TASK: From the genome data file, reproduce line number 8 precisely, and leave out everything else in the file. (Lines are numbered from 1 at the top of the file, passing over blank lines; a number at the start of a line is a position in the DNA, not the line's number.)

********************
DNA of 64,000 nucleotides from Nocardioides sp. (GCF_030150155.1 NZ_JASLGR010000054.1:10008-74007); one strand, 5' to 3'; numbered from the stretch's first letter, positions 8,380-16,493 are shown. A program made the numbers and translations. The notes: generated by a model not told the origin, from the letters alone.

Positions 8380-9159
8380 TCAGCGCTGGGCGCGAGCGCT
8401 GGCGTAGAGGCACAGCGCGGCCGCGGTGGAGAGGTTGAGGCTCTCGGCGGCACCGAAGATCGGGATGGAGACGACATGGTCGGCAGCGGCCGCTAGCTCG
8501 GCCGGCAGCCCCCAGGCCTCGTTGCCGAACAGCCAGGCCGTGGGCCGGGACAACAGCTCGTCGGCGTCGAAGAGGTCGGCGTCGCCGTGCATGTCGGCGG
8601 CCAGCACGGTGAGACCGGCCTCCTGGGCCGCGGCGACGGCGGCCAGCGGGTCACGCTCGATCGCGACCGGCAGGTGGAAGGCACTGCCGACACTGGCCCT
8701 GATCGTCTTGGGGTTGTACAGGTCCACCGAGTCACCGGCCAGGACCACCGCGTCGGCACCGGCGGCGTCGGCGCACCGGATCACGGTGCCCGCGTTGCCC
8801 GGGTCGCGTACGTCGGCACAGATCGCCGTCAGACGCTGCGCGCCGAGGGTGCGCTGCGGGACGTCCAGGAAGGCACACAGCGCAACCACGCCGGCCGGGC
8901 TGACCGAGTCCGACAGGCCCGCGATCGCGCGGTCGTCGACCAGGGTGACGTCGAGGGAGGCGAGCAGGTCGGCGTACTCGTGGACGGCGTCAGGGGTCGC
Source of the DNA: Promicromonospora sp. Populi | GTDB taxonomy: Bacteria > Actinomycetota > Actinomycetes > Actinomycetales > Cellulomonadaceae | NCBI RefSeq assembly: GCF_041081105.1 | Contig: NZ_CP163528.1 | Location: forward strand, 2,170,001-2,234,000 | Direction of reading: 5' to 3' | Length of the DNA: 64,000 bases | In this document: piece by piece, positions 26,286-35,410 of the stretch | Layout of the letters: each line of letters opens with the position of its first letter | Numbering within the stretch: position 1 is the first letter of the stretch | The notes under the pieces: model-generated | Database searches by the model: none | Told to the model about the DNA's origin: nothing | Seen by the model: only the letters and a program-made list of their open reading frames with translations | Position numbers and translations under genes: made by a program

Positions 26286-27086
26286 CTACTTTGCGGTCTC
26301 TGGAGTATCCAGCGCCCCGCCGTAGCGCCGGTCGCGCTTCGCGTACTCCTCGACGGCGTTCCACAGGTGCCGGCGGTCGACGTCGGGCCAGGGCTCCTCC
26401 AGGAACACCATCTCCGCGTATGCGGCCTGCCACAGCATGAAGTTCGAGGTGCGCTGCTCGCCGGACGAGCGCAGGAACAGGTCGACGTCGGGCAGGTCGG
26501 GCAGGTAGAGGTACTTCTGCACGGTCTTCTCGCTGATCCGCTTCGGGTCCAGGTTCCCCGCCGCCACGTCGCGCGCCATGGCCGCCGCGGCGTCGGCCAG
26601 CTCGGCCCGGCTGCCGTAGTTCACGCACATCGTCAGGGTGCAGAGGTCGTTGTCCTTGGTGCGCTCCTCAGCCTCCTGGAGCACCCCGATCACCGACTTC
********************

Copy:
8801 GGGTCGCGTACGTCGGCACAGATCGCCGTCAGACGCTGCGCGCCGAGGGTGCGCTGCGGGACGTCCAGGAAGGCACACAGCGCAACCACGCCGGCCGGGC